Yancey explained: "You would have to use a cell phone in Colorado to understand some of the tension here: about every third word gets dropped and, in the mountains, the call cuts off every thirty seconds or so. Poor Janet was trying to decide whether to turn around and drive back to Denver or continue on to Alamosa, with the possibility of watching my jet contrails in the sky above her."
Yancey went in for the iodine-dye scan, and then was left alone to wait for the transmission to Australia and the results.
"In all, I lay strapped onto that body board for seven hours. The emergency room was quite busy that day, mostly crying babies. I had plenty of time to think. I've done articles on people whose lives have been changed overnight by an accident that left them paraplegic or quadriplegic. Evidently I had narrowly missed that fate; and I mean narrowly -- my break was about one-half inch from the spinal cord. However, if my artery was leaking, an artery that feeds the brain, or if it threw a clot, well, a fate worse than paralysis awaited me."
The author says he stayed calm throughout, with his pulse holding steady around 70.
"And as I lay there, contemplating what I had just been teaching in Los Alamos about prayer, and facing the imminent possibility of death for the first time, I felt very peaceful. I reflected on what a wonderful life I have had, with a life-giving marriage partner of 37 years, all but three of Colorado's 54 14,000-foot mountains under my belt, adventures in more than 50 countries, work that allows me both meaning and total freedom.
"Just that weekend I had heard again story after story of people who have been touched by one of my books. I looked back on my life and felt no regrets (well, I would like to get those last three fourteeners climbed). And as I thought of what may await me, I felt a feeling of great trust. No one raised in the kind of church environment I grew up in totally leaves behind the acrid smell of fire and brimstone, but I felt an overwhelming sense of trust in God. I have come to know a God of compassion and mercy and love. I have no clue what heaven or an afterlife will be like but I felt sustained by that trust. OK, the morphine drip was beginning to kick in too!"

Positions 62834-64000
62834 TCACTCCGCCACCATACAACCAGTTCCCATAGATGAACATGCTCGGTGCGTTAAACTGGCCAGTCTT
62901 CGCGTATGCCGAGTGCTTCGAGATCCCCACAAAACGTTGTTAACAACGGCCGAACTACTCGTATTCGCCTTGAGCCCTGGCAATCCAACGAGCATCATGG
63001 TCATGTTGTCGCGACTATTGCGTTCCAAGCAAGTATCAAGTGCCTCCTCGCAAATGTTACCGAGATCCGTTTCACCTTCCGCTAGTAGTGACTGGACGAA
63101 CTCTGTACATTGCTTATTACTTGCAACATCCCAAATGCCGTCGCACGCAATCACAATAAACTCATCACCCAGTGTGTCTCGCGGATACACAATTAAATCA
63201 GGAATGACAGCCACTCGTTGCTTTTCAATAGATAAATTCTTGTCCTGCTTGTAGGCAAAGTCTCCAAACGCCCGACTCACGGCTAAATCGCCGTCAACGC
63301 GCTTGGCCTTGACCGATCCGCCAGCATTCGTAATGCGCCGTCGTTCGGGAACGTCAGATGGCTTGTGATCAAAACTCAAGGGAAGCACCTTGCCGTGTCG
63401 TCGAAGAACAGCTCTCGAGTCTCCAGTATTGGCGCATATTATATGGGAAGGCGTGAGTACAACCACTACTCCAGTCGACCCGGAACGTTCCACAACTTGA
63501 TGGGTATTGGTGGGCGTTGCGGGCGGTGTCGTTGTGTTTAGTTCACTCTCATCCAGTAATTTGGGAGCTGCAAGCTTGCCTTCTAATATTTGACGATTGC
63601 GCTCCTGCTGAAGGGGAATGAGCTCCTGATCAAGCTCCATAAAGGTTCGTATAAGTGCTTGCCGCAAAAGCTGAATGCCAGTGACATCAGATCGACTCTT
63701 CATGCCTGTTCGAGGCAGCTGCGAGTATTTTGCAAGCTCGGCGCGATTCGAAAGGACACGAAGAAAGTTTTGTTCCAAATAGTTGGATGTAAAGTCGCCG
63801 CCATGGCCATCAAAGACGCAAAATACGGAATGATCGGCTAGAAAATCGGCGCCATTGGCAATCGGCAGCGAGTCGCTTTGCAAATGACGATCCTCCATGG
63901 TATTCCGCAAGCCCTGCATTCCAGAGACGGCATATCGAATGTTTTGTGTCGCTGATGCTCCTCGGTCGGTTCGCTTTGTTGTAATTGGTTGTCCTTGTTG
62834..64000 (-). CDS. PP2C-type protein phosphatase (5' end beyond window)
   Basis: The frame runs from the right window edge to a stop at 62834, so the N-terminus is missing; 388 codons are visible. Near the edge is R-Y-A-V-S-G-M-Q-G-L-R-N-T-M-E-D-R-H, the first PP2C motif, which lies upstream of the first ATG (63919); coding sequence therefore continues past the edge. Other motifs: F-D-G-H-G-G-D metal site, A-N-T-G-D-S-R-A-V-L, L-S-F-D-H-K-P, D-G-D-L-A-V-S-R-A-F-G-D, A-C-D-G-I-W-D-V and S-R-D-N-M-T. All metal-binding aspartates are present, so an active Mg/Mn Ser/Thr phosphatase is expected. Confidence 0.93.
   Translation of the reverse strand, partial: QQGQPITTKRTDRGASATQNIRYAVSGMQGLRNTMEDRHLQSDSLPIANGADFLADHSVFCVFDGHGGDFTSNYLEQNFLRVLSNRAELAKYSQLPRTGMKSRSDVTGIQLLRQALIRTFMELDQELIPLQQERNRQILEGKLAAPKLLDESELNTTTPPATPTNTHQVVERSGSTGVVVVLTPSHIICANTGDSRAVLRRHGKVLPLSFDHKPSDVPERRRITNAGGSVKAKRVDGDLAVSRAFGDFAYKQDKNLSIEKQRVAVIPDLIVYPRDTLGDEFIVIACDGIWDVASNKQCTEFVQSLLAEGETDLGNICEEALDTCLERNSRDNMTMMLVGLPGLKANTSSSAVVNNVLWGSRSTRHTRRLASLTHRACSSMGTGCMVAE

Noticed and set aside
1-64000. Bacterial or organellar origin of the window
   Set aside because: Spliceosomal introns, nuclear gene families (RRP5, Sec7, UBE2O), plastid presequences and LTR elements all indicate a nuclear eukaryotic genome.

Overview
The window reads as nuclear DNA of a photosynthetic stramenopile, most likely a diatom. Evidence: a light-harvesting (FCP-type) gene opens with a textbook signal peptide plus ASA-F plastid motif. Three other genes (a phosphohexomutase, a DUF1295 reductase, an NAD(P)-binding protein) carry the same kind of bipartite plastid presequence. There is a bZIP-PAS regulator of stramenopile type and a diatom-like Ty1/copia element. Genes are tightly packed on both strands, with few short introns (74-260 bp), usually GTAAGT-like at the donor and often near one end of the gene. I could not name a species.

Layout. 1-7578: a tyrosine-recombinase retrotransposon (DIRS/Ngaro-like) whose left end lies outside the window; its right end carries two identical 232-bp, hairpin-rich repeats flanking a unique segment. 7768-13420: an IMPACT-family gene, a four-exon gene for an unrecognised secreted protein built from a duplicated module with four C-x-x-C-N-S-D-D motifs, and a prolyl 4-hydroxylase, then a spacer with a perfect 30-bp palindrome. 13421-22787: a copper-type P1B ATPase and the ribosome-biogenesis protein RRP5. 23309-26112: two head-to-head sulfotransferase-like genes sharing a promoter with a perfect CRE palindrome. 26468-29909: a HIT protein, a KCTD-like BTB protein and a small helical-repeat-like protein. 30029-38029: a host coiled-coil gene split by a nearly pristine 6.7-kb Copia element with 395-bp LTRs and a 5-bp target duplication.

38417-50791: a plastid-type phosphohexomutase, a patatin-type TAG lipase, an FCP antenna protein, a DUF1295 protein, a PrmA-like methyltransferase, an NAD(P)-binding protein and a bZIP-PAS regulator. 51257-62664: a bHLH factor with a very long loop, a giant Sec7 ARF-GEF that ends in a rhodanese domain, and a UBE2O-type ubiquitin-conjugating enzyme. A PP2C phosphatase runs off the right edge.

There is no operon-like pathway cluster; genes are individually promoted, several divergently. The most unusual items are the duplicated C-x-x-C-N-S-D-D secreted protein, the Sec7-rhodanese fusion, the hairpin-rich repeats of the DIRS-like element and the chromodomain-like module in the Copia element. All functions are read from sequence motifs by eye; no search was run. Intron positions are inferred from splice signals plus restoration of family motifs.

Those were the tense hours for the Yanceys. "Janet riding down the road with our neighbor, feeling helpless and unsure, with scenes of how her life would change with a dead or paralyzed husband; and me utterly helpless, strapped on a table with the images that would determine my future bouncing off some satellite en route to Australia."
Yancey continues: "As it happened, thank God--oh, yes, thank God--the results were far better than either of us could imagine. The MRI revealed no arterial leakage. I was released within half an hour of Janet's arrival, fitted with a rigid neck brace that will keep my head from moving for the next 10 weeks or so. If all goes well, the vertebra may heal back appropriately on its own; if not, I may need surgery down the road."
Yancey says he got a hot meal, his first of the day, and began the drive back to Evergreen.
"Before midnight I was sitting in a bathtub discovering new cuts and abrasions, warming up, and getting ready for a challenging night's sleep in my own bed."
Yancey concludes that he is "profoundly grateful to so many who put the word out, who prayed and continue to pray for my recovery."
"I'm sure I will face new challenges, and my schedule over the next few months definitely needs some major adjustments. But I am alive, my fingers and toes are moving, my brain is functioning. I remember sitting in the seat of the Ford Explorer as it finally stopped rolling, with its engine still running, and thinking, 'This begins chapter two of my life.' Indeed it does, though with considerably brighter prospects than it seemed at the time.
"I hope to ski long mogul runs again, albeit not till next year, and I have another chance to climb those last three 14ers, to gaze at the wild flowers along the way, to cherish friends and love my wife and family and thank God for every minute of this precious gift of life. Praise God."
Read about Philip's latest book, Prayer: Does It Make Any Difference?
Visit Philip Yancey's Web site
Michael Ireland is an international British freelance journalist. A former reporter with a London newspaper, Michael is the Chief Correspondent for ASSIST News Service of Lake Forest, California. Michael immigrated to the United States in 1982 and became a US citizen in September, 1995. He is married with two children. Michael has also been a frequent contributor to UCB Europe, a British Christian radio station.